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||Fecal Microbiota Diversity in Survivors of Adolescent/Young Adult Hodgkin Lymphoma. In: 54th Annual Meeting and Exposition of the American-Society-of-Hematology (ASH), DEC 08-11, 2012, Atlanta, GA
||Cozen W, Yu G, Gail M, Nathwani BN, Hwang E, Hamilton S, Mack M, Goedert J
||2012 Nov 16
||BB, GEB, IIB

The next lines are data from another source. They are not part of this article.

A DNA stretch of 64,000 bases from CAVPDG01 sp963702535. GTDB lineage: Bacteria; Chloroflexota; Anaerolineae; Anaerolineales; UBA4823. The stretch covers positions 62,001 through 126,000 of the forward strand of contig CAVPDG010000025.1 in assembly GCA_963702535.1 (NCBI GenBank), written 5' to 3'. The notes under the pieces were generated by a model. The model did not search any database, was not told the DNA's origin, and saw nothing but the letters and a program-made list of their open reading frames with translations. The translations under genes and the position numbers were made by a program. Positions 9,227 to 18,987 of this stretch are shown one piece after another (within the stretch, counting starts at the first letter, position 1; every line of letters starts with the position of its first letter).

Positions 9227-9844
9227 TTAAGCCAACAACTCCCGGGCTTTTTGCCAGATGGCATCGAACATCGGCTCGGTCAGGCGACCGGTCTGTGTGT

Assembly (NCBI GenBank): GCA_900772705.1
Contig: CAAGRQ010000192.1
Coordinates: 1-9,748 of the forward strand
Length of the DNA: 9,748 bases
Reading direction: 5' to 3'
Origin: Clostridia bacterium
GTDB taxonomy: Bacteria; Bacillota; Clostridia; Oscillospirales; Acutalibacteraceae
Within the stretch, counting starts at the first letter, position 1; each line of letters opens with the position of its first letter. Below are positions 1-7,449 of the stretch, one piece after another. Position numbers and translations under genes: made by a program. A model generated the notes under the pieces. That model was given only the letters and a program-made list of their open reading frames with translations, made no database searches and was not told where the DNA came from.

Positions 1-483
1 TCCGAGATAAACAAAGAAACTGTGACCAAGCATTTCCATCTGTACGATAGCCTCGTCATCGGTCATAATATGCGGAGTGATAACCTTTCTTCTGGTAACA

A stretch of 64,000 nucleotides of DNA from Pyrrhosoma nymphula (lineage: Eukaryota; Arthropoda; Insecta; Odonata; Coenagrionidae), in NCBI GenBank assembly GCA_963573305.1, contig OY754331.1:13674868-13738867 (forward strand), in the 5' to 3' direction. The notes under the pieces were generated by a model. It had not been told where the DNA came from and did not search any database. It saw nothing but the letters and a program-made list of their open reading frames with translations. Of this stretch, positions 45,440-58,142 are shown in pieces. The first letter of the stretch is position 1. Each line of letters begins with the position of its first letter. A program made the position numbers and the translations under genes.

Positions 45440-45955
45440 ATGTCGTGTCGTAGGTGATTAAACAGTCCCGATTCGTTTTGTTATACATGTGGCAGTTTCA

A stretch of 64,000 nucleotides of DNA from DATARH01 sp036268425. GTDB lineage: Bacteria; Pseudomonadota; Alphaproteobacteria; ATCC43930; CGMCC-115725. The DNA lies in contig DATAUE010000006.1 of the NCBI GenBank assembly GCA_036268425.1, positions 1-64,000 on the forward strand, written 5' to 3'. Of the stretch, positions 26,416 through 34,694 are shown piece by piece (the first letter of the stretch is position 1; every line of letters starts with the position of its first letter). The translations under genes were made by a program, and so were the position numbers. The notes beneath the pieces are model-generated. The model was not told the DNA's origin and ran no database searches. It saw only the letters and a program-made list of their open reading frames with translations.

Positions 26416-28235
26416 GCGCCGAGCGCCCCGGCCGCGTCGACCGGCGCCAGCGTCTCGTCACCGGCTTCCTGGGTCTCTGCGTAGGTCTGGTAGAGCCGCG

||Survivors of adolescent/young adult Hodgkin lymphoma (AYAHL) report fewer exposures to infections during childhood compared to controls. They also have persistent genomic and functional aberrations in their lymphocytes that are partially attributable to chemotherapy or radiotherapy. Recent studies have shown that the gut microbiome can affect both the innate and adaptive immune response, and can suppress or exacerbate an inflammatory response. Given the central role of the gut microbiota in immune function, we investigated whether AYAHL survivors, who were members of 13 mono- and dizygotic twin pairs discordant for this disease, have differences in the diversity or phylogenetic configurations of their fecal microbiota compared to their unaffected co-twins. Twin pairs discordant for AYAHL are an ideal study population because they are at least partially matched on genetic and early life factors, both of which influence the composition of the gut microbiome.Pyrosequencing of bacterial 16S rRNA amplicons generated from single fecal samples obtained from each individual yielded 253,182 filtered and de-noised reads translated into species-level operational taxonomic units (OTUs). Standardized across individuals by random sampling, reads were assigned to 2513 OTUs to compare microbiome diversity and relative abundance of taxa. The number of OTU's was compared between twins using a paired student's t-test and a one-way analysis of variance was performed to determine whether such measures differed across twin pairs by comparing the measures between twins to those of randomly paired individuals. AYAHL survivors had less diverse fecal microbial communities compared to their unaffected co-twin controls by all measures of alpha diversity (Table 1). Measures that weighted the relative abundance of the bacteria were not statistically significantly different (Shannon Index, p= 0.270; Chao index, p= 0.066, PD Whole Tree Index, p= 0.051). However, when the unweighted number of unique OTUs was considered, the difference was significant (338 in cases vs. 369 in unaffected co-twin controls, p= 0.015). When the analysis was restricted to OTUs that were present at an abundance of > 0.1% in at least 2 of the 23 samples analyzed, the differences were attenuated, with only the PD Whole Tree index difference in diversity remaining marginally significant (p= 0.045). Only one bacterial taxon was associated with AYAHL, probably due to chance. Phylogenetic measurements indicated that the bacterial component of the microbiota of co-twins were more similar with respect to one another than unrelated individuals, although no differences by zygosity were observed. These results provide evidence that AYAHL survivors have reduced diversity of the gut microbiota, perhaps as a consequence the disease, its treatment, or a particularly hygienic environment.